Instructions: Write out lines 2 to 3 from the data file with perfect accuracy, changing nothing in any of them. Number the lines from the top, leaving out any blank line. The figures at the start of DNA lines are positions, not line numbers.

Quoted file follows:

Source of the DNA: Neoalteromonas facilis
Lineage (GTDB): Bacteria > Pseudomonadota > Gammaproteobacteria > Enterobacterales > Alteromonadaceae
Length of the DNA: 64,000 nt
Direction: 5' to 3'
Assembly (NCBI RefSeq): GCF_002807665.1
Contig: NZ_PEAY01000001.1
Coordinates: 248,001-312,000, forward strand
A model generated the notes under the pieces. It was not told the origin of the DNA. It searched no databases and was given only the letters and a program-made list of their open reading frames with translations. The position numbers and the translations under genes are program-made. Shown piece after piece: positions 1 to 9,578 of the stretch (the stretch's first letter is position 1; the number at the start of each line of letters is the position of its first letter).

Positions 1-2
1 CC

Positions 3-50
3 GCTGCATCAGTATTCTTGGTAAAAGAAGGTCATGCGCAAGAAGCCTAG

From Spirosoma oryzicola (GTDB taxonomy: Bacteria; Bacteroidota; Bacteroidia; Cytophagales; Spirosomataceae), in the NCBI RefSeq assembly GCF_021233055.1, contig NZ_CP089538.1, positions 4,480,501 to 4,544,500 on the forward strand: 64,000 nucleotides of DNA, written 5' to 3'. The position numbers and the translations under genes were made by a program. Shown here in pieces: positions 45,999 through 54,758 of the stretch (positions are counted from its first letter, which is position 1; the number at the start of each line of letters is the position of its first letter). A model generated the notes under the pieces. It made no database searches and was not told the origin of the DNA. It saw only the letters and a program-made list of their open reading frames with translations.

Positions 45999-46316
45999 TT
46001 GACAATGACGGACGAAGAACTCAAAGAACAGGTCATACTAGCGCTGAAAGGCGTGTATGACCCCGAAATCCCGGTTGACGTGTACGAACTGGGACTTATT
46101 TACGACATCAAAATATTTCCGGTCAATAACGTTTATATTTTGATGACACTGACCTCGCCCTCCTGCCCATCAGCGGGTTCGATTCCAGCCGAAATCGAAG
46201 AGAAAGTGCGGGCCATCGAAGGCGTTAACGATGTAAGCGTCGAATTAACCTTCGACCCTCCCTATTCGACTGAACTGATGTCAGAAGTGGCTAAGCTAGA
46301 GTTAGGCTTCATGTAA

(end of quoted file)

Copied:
Lineage (GTDB): Bacteria > Pseudomonadota > Gammaproteobacteria > Enterobacterales > Alteromonadaceae
Length of the DNA: 64,000 nt